For LJ, giving Cheney’s students choice is a key to the success of the program. If a student goes home and tells her parent, ‘there is no food to eat,’ because she is not accustomed yet to the food available, the program won’t succeed. And I’ll hear from the parent!” LJ explained that he’ll provide 15 options, and tell the kids they only have to choose three, for example. Then the student has the power to make their own healthy choice. 

“I’ll do whatever it takes.” His creativity is endless. “All kids like ranch dressing, right? If you put vegetables in ranch, kids will eat them. But ranch is full of sodium and processed ingredients—we can’t serve that. So, I created a low-fat, low-sodium, big flavor (of garlic and onion powder) alternative. It’s a little thinner than the commercial dressing, but kids can’t get enough of it at the salad bar! Kids also love the chicken and waffles, so now it’s gluten-free, whole muscle and whole grain–and they still love it.” 

Since launching the program in 2011, Empire Health Foundation has worked with partner school districts like Cheney to collect students’ height and weight data each fall and spring, and they use that data to calculate students’ body mass index (BMI), which is a common measure used to assess overweight and obesity. The data has helped them track rates over time and measure the overall health impact of the program.

By year five of the scratch cooking program they were seeing measurable health impacts. The average BMI among K-5 students in the Cheney School District who had been overweight or had obesity dropped 4.5%, a statistically significant decline. The change was very encouraging and helped make the case for continuing and expanding the program. Equally as encouraging, food waste had decreased across the district and students have begun to embrace the new healthier menu. 

State Support Helps Boost Scale

Cheney’s kids aren’t the only ones reaping the benefits of healthy scratch cooking in schools. Empire Health is in its ninth year of helping Eastern Washington’s school districts cook from scratch and eliminate processed food. To date, they and their partners at NorthEast Washington Educational Service District 101 (NEWESD101) have transitioned the school meal programs of 26 of the 39 school districts across the region. Holding true to their mission of health equity, the foundation’s partner districts range from rural districts serving fewer than 100 kids to Spokane Public Schools, the second largest district in Washington state, which serves some of the highest-need families and students in the region. All combined, Empire Health’s partner districts comprise 61% of the region’s school-age children, serving 7 million scratch-cooked meals annually to nearly 60,000 students.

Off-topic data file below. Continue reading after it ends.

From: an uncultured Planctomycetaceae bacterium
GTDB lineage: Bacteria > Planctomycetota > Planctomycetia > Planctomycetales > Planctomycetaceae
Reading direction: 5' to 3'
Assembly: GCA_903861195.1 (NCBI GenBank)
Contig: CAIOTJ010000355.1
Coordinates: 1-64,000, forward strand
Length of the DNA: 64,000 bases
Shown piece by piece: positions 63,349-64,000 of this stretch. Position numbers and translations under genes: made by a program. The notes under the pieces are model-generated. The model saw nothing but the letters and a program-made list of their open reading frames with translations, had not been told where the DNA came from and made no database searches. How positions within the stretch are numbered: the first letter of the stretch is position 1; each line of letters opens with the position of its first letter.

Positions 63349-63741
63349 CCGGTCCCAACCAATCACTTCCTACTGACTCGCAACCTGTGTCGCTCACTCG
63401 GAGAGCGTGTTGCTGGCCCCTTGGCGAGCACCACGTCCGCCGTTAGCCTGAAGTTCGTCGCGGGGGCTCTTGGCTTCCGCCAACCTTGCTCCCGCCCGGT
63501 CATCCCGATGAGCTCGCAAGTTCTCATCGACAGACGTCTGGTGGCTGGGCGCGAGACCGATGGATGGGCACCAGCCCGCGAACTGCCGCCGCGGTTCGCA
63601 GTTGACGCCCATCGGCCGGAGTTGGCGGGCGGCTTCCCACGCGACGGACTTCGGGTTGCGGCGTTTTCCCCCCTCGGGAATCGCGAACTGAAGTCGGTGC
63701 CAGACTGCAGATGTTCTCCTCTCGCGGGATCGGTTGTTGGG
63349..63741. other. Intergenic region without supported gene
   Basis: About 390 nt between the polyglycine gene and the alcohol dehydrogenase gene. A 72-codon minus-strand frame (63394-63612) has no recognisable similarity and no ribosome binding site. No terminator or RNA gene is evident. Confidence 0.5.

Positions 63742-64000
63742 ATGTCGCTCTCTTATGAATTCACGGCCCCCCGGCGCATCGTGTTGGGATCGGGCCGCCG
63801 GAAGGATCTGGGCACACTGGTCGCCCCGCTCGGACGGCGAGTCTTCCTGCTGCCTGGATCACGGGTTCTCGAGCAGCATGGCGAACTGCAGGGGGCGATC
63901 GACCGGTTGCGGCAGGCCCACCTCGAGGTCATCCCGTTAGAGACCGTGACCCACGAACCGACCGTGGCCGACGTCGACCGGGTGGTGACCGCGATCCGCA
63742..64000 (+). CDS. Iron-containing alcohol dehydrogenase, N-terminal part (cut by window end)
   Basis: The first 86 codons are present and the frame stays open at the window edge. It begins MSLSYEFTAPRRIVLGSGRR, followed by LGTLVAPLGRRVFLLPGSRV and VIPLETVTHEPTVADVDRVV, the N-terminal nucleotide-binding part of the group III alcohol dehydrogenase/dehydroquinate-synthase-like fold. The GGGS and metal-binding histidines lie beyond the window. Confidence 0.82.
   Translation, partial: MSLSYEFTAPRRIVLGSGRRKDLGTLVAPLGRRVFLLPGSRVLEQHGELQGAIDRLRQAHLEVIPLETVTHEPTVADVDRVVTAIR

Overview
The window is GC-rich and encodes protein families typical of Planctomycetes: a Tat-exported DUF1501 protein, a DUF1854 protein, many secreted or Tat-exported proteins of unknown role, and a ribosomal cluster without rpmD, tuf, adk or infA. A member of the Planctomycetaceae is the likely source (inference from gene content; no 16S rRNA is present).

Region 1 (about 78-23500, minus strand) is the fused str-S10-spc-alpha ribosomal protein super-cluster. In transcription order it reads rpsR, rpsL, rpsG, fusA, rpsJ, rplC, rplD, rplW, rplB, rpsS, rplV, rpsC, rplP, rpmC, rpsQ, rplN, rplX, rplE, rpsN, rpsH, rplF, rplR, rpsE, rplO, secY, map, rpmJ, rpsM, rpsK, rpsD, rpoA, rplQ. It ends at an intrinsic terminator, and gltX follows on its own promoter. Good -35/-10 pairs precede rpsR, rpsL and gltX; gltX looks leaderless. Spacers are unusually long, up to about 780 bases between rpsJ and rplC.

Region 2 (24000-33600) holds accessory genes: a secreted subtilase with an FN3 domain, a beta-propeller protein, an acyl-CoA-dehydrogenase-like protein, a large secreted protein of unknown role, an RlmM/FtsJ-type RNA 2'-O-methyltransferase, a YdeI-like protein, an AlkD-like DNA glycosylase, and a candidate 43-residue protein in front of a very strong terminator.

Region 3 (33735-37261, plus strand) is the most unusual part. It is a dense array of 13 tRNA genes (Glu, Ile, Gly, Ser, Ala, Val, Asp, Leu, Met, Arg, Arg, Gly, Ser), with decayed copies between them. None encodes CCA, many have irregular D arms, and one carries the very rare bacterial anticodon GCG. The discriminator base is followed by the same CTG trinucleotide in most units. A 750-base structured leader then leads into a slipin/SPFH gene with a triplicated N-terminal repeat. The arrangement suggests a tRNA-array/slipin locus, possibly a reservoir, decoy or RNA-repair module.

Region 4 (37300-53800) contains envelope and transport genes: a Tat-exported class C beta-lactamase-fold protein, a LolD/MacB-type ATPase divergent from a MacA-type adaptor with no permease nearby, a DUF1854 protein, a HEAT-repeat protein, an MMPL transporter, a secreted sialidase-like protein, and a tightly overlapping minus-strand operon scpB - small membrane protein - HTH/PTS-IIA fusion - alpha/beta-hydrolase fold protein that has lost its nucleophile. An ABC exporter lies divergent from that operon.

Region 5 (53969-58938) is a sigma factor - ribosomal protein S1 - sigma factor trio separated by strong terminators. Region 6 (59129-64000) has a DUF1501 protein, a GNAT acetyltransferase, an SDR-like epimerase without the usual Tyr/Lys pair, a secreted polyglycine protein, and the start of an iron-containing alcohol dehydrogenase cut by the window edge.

Learning from LJ’s investment in innovative food service staff, Empire Health Foundation has prioritized workforce development. They built a culinary academy to train food service staff from across the region how to cook from scratch. No matter how large or small a school kitchen is—even those with only warming ovens—LJ and Laura will tap into their creativity to make scratch cooking possible by reconfiguring the kitchen. The foundation offers nutrition education and marketing support to help kids establish habits for healthy eating. They also help districts make changes to their wellness policies so they reflect the latest nutrition science and meet or exceed federal school nutrition standards set by the U.S. Department of Agriculture. 

“We couldn’t provide this level of support without the support of the state,” says Laura. “Washington state has provided school districts a tremendous opportunity to invest in new equipment that makes scratch cooking possible.”

Rep. Marcus Riccelli is on the state’s health and wellness committee and a huge proponent of healthy school food. With his help, the state passed a capital funding law in 2018, which set aside $32 million over 10 years for school districts to apply for nutrition and kitchen equipment grants. 

By maximizing his district’s Department of Defense (DOD) and commodities spending and keeping a close eye on labor costs,  LJ has Cheney School District operating in the black—reinvesting those funds in new kitchen equipment and training for staff.

This kind of region-wide change has been a giant lesson in “classical change management,” for districts, staff, students and families. LJ and Laura believe, and they now have the data to prove it, that their 2011 pilot project is programmatically and financially sustainable, and, most importantly, it’s “changing lives one school lunch at a time.”

Data provided by the Empire Health Foundation. 


1 http://empirehealthfoundation.org/our-programs/childhood-obesity-prevention/

2 Empire Health Foundation